Concepts We Wish Were Real
by Elizabeth Freeman on 07/03/2015 | 12 Minute Read
Before you head out this 4th of July weekend, be sure to check out concepts and student work we wish were real!
A unique cafe line inspired by the railroad. Designed by Olena Fedorova, a turquoise and red color palette is used in custom illustrations and a pattern that is overlaid to create a sort of collage. Although there are many elements, the design remains minimal and contempory while offering an antique feel.
Designed by Olena Fedorova
Whether or not you possess a green thumb, Anti Crise makes it simple to grow your own little garden. Today, many people don’t grow their own plants because it can be overwhelming — every type has its own requirements, from how much water to give it to when it can successfully be grown. Julie Ferrieux’s school project is an easy-to-use product line for those wishing to grow some of their own greenery.
Each self-contained packet not only includes the seeds, but the packaging includes vital information to help consumers plant and grow their garden successfully. Colorful labels double as plant markers and the calendar helps keep track of what to plant when. It’s a perfect tool for the beginning gardener. Hand-drawn doodles and designs are on both the seed packets and the calendar, getting the buyer excited to make something unique with their own two hands. Most of the design is black and white, with small dashes of color. These playful colors harmoniously rest next to the growing plants as the markers and help important dates on the calendar stand out. The design is simple and delicate, encouraging us all to take a moment and revel in the small, lovely things in life.
Designed by Julie Ferrieux
This concept design for Llanllyr Source finds the perfect balance between letting the product shine and highlighting its best qualities. Created by Adam&Co. in partnership with Adned, the main goal was to contemporize the brand. Their concept for Llanllyr is modern and beautiful, looking as clean and pure as the water itself.
“Llanllyr Source” is written in a thin, sans-serif font, giving it an up-to-date look. “Since 1180,” however, appears in a more traditional font, embracing the history of the spring’s source and elevating the brand. The varieties feature a small range of colors in diagonal stripes on the labels, indicative of the flavor of each bottle. While the plain bottled water is a tall, cylindrical one, the flavored water comes in clear soda-like bottles. Both types have a sticker over the cap, though, ensuring the quality of the beverage.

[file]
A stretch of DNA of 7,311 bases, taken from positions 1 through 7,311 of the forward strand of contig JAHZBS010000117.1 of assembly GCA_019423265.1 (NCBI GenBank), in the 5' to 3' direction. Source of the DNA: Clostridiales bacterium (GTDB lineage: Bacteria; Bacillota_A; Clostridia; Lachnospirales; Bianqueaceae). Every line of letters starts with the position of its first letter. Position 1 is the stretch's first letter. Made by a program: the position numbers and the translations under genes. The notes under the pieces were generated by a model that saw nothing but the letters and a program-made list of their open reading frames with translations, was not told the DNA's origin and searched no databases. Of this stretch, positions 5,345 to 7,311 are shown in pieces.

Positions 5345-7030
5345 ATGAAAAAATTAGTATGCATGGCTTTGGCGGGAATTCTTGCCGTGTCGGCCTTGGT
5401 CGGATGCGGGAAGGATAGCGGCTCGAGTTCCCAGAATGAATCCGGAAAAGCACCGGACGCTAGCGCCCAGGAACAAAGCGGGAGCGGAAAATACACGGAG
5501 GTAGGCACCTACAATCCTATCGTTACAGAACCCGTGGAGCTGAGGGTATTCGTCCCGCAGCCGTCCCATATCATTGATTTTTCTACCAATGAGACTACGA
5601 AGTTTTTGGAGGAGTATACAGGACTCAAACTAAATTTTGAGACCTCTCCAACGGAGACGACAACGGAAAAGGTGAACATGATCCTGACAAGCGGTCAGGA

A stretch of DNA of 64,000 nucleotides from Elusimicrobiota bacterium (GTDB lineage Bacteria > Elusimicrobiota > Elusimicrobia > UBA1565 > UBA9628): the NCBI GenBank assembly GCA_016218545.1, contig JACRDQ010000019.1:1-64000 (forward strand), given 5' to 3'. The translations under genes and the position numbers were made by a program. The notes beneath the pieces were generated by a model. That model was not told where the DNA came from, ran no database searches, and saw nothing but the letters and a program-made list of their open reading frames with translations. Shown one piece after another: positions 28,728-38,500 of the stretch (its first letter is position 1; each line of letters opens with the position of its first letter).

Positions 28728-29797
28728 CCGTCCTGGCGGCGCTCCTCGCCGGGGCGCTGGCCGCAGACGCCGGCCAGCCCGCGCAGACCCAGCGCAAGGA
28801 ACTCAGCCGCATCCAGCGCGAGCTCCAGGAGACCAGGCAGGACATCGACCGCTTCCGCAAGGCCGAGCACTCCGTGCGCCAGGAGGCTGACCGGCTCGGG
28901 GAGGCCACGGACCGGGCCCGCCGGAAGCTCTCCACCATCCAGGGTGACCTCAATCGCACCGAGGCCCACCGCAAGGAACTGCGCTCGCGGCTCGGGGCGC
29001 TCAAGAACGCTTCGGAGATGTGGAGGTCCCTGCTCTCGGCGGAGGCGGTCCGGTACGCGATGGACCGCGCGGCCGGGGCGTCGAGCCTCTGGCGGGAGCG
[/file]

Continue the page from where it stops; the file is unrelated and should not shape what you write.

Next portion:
Country: United States
Green & Jewel. Organic matcha tea.
Packaging design and 3d render for an organic matcha tea brand. Using only single source leaves and cold pressed juice. Using Japanese elements and minimalist design to create a space that let the product shine through. Also echoing the beverage's Japanese inspiration without becoming a parody.
Kristoff Lennen has created a geometric packaging structure, oriental-inspired, that stands out from the crowd of organically shaped ones. The clear plastic bottles allow the jewel-like colors of the tea to radiate through elevating the product line.
Country: United Kingdom
Sustainable and practical. The students in Spain, Paula Sánchez, Laia Truque, and Miriam Vilaplana, wanted to create environmentally-conscious packaging for the purchase of sliced fruit. Their small packs are perfectly appropriate for the produce at the most popular market in Barcelona, La Boqueria.
The execution is simple and smart, solving a problem for both the grocery store and the patrons. Seemingly inspired by to-go containers for items like French fries, the packaging takes on an almost cone-like shape when full of fruit. Consumers will love that they’re greaseproof, but the ability to fold up easily and break down quickly makes it an excellent choice for the environment. Each origami-like packaging is held together with a toothpick, making it a quick, easy, and healthy treat.
“A good conversation starts when you open a beer.” No one can deny that beer can help initiate discussions. With this in mind,Anti created a beer concept for Basarene ØL with packaging worth talking about. The name “talas” means “speak soon,” a phrase used locally in the heart of Norway. Anti wanted the brew to open more than just a chat among beer drinkers — they designed a clever logo that is shaped and crafted like bottle openers so that it opens the beer itself. The typeface the created reimagines letters as brass bottle openers, of course with the letters for TALAS getting the most use.
Additionally, each bottle comes wrapped in a newspaper-like paper, sharing stories from the local community. This gets consumers talking about these events, providing a discussion for people while enjoying their bottle of TALAS. The paper and beer labels come in extremely light, almost pastel colors. Inspired by clean, Nordic design, it’s definitely a beer we’d want to crack open and enjoy.
Designed by Anti